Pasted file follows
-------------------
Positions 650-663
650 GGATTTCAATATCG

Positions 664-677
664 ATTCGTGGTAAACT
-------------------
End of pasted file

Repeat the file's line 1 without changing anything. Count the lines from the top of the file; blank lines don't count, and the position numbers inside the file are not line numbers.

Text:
Positions 650-663